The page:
by Rick Grant
In this story, The Grid, or the program matrix of a video arcade game called Tron is another universe populated by intricate computer programs. It’s creator, Kevin Flynn (Jeff Bridges) was miraculously transported into this world through a portal 20 years ago.
The updated story imagines the possibility that humans could be very advanced biological programs controlled by alien beings. However, this thinking is only speculative and gives the movie more depth for those who ponder these possibilities.
As the years or ‘cycles” passed in the Grid universe, Flynn created many more advanced programs and lives as the God of this world with his female companion and warrior, Quorra (Olivia Wilde). His younger self, Chu wants to take over the world and is Flynn’s nemesis.
Flynn’ son, Sam Flynn, now 26 years old, is the founder and owner of a multibillion dollar game company. He almost never partakes in the day-to-day operation of the corporation. He delegates that responsibility to Alen Bradley (Bruce Boxleitner) and he is Tron in the game.
At Bradley’s encouragement, Sam visits his father’s old arcade and discovers his laboratory in the basement. There he accidently actuates the portal and is sucked into the Grid universe’s strange landscape and even stranger programed beings.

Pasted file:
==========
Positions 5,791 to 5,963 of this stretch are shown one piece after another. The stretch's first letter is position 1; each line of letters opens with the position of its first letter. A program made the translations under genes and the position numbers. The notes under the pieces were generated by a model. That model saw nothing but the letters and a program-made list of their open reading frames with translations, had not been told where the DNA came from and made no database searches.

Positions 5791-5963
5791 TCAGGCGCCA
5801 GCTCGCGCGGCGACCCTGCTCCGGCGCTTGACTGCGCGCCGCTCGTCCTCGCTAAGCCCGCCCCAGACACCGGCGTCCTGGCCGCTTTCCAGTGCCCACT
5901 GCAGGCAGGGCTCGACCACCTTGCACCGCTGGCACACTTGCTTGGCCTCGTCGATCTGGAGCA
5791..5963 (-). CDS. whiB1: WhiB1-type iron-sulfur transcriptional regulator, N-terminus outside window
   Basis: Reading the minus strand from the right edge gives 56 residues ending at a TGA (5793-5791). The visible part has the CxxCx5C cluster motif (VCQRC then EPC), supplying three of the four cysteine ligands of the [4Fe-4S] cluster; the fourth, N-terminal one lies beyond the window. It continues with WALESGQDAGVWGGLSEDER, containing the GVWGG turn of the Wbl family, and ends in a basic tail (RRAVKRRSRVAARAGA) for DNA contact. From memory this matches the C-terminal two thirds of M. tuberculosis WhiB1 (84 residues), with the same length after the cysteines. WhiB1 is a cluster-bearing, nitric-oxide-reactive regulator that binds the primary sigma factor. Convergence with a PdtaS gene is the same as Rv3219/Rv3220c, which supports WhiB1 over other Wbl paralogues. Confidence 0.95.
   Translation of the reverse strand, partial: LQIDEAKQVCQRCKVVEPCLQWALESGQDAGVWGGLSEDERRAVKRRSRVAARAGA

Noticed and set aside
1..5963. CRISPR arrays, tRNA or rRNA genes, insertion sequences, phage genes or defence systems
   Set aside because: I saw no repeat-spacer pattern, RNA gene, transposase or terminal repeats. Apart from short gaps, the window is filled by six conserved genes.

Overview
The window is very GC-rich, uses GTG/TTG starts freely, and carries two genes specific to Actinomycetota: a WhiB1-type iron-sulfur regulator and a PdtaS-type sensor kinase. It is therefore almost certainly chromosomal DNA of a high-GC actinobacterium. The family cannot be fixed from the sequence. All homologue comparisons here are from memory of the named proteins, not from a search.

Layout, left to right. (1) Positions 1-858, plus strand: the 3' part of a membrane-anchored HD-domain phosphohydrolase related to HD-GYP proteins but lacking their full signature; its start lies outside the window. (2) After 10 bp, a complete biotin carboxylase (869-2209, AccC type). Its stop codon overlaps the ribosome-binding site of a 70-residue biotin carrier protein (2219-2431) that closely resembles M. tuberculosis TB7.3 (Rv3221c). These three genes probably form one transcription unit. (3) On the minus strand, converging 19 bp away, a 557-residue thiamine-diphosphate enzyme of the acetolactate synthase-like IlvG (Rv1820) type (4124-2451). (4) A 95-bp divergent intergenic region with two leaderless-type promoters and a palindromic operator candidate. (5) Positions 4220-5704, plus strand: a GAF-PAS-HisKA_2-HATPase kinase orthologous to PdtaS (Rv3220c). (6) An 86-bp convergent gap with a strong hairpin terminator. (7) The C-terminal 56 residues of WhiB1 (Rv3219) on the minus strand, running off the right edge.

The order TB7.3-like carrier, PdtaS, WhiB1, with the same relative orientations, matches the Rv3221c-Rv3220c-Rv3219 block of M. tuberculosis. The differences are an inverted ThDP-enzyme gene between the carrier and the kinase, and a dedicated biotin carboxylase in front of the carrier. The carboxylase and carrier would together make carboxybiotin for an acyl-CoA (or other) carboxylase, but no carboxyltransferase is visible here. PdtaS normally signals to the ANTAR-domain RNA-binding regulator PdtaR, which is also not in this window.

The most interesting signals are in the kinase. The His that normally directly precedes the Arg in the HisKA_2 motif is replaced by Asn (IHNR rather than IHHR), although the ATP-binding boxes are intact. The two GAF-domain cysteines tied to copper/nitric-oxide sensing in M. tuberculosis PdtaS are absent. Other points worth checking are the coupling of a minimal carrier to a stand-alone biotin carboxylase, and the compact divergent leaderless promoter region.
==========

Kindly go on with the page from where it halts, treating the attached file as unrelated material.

Now the film goes 3D and infinitely imaginative–a far cry from the original “Tron” that was severely limited by 1982’s graphics technology. This “Tron” is a drug free trip into another world which Kevin Flynn created and, over the years, perfected. Coming from the physical universe, Sam is called a “user” which gives him special powers.
In this buzzing universe of Flynn Sr.’s creation, Sam encounters the amazing modes of transportation. Super motorcycles can be called up just by leaping into space and the other machines of Flynn’s imagination flourish. The games and the races are thrilling.
Viewers are treated to the spectacular world of Flynn’s Grid, as the music throbs and the bass vibrates the seats. It’s a visceral and exciting cinematic experience perfectly tuned by Disney’s technical experts.
We know that virtual worlds are possible as in “The Matrix.” So, for Sam to travel inside the Grid is not outside the realm of reality. Joseph Kosinski’s direction is fast paced as he artfully balanced the CGI with the real actors against blue screen. This continues the bold new style of direction, pioneered by James Cameron.
Once inside the Grid universe, all the rules of the physical universe do not apply. Thus, jumping into the Grid universe could be a metaphor for the afterlife, if one wanted to go there. However, it’s just a very exciting motion picture with mind blowing graphics and scenes of another kind of universe.
Tron: Legacy movie review
by Rick Grant